During the pregame stage, questionnaires are the most frequently used assessment tools. Researchers can use this tool to collect data from many respondents regarding their previous knowledge, demographic information, perceptions of innovative pedagogical tools, and prior learning styles. This information can help educators set goals and the pace and pattern of the game as they can indicate students’ current knowledge and skill levels. Pregame surveys are rarely stand-alone. They are always followed by postgame surveys, which help researchers compare and analyse students’ knowledge gains and achievement of the desired learning outcomes. Out of forty-nine selected studies, six [47, 65, 66, 73, 86, 89] used pregame surveys followed by postgame surveys.

The in-game assessments include observations of players while playing the game, in-group discussion, and reflection reports. Classroom observation is helpful to obtain instant feedback on game experience and enable a cognitive analysis of students as players to verbalise their thinking and decision-making process during discussions. In addition, observations provide insight into students’ interaction with the interface and other game designs [85]. Reflection reports are also a part of in-game assessment where students qualitatively assess their learning outcomes, experience, and knowledge gain. Reflection reports can be conducted once or multiple times during the game. Overall, in-game assessments measure students’ mood, understanding, learning, and performance. The literature search revealed the importance of in-game assessment as only this can provide instant feedback about overall learning processes and other behavioural changes resulting from this process [125]. However, it is the least adopted method in BSG literature because of its complexity, time constraints, and issues regarding permission to access participants.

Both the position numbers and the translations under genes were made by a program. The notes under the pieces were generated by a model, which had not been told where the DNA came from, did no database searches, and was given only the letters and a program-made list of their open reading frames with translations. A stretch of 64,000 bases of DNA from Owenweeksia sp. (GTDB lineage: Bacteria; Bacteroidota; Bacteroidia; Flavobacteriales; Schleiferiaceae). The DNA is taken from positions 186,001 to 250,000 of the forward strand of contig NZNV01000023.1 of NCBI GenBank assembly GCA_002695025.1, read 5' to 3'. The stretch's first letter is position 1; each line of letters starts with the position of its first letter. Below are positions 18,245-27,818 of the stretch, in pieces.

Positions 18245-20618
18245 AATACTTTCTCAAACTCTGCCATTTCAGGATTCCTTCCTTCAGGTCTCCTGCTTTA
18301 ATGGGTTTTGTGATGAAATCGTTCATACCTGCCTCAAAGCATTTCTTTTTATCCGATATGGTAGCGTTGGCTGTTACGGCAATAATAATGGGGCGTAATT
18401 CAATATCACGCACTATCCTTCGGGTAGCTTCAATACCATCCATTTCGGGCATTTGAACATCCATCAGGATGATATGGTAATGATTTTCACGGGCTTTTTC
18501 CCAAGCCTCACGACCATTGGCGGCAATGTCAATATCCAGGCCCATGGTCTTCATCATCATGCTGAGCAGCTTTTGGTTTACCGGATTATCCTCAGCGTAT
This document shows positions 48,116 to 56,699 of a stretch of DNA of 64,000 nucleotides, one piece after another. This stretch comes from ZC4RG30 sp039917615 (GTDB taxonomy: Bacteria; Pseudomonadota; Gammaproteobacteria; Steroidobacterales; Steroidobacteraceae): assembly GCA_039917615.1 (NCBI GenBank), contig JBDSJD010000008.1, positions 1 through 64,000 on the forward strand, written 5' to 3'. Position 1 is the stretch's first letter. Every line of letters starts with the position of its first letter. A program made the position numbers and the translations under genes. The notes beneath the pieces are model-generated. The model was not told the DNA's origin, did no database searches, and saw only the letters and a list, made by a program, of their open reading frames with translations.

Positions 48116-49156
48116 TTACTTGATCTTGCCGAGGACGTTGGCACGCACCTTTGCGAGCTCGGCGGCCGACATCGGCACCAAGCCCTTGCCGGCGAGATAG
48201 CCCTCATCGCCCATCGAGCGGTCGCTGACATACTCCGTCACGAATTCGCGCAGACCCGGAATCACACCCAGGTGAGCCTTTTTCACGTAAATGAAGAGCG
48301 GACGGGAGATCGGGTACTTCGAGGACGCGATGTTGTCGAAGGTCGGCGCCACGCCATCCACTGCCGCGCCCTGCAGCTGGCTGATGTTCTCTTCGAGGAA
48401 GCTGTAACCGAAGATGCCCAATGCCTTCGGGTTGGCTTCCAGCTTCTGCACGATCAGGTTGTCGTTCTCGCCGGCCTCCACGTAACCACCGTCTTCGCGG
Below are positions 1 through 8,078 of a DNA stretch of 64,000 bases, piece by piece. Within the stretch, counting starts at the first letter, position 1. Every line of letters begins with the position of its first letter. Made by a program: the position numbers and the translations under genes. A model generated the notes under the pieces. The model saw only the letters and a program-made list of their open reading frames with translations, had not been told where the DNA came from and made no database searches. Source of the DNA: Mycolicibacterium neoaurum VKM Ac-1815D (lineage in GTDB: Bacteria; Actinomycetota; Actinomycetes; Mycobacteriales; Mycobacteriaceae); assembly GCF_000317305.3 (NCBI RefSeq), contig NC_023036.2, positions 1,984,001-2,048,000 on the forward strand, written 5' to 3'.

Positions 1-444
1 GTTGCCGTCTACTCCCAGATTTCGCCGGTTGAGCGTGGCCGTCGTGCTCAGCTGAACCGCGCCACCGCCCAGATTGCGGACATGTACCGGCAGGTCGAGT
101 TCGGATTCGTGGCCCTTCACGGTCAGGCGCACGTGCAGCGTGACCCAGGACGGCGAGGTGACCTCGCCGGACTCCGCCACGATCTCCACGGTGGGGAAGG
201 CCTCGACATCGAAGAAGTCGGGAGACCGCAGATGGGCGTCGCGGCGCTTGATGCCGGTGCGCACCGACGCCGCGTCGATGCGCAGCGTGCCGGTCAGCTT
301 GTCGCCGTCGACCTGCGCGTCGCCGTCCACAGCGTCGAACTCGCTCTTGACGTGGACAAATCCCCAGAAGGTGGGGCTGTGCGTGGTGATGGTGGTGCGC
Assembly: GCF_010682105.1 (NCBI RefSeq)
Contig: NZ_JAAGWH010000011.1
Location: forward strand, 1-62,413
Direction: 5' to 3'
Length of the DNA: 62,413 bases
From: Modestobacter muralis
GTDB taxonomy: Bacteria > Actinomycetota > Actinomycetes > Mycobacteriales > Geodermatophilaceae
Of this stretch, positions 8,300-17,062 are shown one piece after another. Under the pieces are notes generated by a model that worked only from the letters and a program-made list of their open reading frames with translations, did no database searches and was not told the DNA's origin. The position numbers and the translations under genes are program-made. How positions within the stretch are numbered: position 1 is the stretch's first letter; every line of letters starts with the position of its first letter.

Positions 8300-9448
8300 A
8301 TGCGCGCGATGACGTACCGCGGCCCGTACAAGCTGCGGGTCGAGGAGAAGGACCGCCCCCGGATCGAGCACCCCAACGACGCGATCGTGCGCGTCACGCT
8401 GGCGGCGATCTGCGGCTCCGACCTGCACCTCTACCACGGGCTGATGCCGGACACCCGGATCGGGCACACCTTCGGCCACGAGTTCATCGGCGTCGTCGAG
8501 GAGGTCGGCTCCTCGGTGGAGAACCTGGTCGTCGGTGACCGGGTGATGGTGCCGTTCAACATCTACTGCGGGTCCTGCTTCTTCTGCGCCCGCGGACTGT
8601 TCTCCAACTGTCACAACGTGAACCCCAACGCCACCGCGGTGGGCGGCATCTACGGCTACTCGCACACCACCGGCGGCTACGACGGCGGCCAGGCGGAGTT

Postgame assessments are the most used evaluation methods in the selected studies (45) and assess students’ actual knowledge gain and improvement in skills. In this assessment, games are evaluated considering their usefulness in achieving desired learning outcomes. Questionnaires are the most common tool for postgame assessment, followed by interviews and focus groups. Although most studies used quantitative surveys to conduct postgame assessments, a few used qualitative methods. For example, Loon et al. [81] conducted interviews with 36 students to explore their simulation activity views after they had taken part in the simulations. Goi [4] conducted focus group discussions with 17 students who played Total Enterprise Simulation as part of an undergraduate course to explore the role of authentic team-based learning in enhancing students’ learning outcomes and satisfaction. In several studies, game results (financial and nonfinancial indicators) are also used as postgame assessments [39, 66, 79, 92]).